Case 30 - Fighting in sleep  pp. 208-216

Fighting in sleep

By Lynn V. Kataria and Bradley V. Vaughn

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Clinical history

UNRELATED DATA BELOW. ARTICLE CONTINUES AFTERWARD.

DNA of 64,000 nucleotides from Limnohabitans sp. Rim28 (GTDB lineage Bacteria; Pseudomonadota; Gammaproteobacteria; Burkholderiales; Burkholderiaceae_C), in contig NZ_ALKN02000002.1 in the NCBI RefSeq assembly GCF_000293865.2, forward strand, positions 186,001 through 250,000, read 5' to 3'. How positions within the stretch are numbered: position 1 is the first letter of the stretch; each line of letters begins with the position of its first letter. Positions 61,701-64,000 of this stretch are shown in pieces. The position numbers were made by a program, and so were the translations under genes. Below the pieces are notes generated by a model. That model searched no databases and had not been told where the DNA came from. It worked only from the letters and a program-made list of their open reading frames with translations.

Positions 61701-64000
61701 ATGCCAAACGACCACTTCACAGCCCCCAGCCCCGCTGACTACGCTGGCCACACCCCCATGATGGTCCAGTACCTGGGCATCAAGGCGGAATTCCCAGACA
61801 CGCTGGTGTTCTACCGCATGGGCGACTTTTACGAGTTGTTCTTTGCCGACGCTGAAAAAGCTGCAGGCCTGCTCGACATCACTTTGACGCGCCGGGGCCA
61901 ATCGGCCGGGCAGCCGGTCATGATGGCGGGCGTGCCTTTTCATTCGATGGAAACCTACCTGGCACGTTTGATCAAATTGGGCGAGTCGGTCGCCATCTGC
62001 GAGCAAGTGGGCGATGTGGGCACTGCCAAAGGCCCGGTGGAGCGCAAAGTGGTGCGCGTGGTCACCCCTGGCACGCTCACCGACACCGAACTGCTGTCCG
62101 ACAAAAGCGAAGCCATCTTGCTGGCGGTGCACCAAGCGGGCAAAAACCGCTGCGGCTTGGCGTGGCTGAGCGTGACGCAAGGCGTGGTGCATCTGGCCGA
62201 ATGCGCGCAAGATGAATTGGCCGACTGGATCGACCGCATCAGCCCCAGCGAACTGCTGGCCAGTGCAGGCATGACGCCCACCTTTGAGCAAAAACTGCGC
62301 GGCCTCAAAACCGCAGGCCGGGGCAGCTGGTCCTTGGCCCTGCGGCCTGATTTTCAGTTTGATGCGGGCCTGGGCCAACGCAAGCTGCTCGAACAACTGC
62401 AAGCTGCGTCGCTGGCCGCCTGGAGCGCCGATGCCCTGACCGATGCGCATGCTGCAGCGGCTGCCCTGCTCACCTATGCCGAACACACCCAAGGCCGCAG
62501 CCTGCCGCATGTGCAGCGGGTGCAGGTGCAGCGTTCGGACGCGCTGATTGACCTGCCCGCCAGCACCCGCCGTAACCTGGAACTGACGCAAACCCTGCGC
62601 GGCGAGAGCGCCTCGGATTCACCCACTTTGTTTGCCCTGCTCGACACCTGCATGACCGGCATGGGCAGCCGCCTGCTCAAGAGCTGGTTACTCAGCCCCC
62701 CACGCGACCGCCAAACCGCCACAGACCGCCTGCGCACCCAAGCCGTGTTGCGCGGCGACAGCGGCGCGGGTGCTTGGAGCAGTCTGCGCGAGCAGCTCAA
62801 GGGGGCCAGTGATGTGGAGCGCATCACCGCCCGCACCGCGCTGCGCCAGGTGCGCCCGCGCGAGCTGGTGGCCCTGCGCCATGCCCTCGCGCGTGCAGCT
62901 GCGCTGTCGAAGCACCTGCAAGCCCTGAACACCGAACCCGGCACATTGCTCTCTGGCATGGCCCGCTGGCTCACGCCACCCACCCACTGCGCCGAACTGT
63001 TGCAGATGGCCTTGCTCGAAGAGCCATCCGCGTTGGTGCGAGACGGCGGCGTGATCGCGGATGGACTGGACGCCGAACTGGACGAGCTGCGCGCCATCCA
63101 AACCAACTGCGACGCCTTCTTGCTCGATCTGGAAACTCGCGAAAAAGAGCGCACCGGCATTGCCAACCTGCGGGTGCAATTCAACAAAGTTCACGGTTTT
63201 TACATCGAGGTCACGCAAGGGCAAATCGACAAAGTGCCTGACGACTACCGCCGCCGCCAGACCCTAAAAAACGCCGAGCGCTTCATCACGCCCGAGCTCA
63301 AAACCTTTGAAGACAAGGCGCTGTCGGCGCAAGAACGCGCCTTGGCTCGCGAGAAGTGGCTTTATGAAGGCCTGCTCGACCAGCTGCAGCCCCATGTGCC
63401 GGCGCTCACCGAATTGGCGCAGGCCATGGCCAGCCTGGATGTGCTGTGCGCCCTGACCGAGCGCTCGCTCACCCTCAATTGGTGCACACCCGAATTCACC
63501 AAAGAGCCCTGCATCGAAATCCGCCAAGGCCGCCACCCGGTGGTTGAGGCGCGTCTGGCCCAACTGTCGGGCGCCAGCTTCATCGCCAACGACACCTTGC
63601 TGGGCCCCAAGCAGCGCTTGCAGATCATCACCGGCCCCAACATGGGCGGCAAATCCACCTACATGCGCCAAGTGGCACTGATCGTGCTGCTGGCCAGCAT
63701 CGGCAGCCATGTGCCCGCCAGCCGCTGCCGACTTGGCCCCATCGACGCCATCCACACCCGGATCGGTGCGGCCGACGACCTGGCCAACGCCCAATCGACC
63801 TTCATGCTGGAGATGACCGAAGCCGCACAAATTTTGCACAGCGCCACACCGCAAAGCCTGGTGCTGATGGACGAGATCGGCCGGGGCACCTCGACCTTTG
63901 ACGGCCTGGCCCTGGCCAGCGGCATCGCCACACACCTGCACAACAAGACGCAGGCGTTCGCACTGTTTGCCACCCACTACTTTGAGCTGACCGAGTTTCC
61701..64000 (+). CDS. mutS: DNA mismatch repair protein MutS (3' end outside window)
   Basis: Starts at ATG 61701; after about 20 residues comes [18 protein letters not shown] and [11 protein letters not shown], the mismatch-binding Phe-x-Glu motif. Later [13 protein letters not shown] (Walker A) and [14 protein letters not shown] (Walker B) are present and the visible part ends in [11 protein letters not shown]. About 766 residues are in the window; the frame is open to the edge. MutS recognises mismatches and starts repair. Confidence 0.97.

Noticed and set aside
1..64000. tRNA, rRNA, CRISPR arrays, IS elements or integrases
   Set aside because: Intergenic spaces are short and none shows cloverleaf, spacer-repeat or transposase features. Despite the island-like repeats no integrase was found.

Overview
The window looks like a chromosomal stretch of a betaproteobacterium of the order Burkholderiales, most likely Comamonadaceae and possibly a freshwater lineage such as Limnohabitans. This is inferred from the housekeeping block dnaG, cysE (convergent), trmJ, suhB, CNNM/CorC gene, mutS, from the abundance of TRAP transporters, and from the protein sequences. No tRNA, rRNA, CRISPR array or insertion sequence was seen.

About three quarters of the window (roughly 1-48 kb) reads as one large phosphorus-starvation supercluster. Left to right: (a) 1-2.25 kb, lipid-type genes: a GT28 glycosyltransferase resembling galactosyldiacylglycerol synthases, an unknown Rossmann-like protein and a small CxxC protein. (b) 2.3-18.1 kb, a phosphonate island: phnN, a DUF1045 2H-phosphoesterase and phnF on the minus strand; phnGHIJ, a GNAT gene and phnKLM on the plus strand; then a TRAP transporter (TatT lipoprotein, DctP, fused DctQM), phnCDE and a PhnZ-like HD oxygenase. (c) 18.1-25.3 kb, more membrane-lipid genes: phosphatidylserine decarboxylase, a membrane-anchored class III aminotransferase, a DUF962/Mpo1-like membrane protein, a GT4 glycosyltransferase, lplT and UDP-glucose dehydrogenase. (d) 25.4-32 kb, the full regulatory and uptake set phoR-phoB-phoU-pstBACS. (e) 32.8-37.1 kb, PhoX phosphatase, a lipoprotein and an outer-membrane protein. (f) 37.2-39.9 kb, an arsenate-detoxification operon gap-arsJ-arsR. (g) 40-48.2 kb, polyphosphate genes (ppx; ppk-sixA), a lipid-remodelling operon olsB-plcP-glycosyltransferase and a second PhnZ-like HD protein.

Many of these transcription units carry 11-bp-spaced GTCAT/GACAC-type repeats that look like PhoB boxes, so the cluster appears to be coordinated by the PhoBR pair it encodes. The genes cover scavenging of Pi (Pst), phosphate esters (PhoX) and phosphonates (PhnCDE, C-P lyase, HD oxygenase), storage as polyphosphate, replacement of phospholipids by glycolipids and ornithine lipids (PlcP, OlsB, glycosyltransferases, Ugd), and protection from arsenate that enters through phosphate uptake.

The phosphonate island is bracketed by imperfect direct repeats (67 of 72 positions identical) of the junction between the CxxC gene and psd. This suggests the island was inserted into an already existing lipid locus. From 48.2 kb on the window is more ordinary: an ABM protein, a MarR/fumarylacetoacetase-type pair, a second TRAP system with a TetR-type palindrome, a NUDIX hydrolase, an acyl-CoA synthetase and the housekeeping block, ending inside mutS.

Mr J. was a 42-year-old man who presented with a 2-year history of events of yelling and fighting in his sleep that were brought to his attention by his wife. She described the events as him yelling out and then striking the headboard repetitively with his fist. The events were typically in the first half of the night and lasted for approximately 10–30 seconds after which he resumed sleep. Mr J. had no memory of the events and he was initially unsure that the events had really happened until he awoke with a bruised hand. He denied any associated dream recall or feeling of threat. Mrs J. began sleeping in a separate bed due to concern that she might be injured. The morning following an event, Mr J. felt mildly tired, but had no other daytime complaints. Initially, the events occurred approximately every 2 months, but later the frequency was once per week. His wife noted that Mr J. was under significant stress at work and she was concerned that these events were related. On more specific questioning, his wife noted that the patient's eyes were closed during the events. A loud noise or a sudden arousal did not provoke the events. Otherwise, the patient was a relatively quiet sleeper and did not snore. She denied that he had leg kicking, thrashing or other night-time episodes. During the daytime, the patient denied sleepiness or symptoms suggestive of cataplexy, sleep paralysis or seizures.

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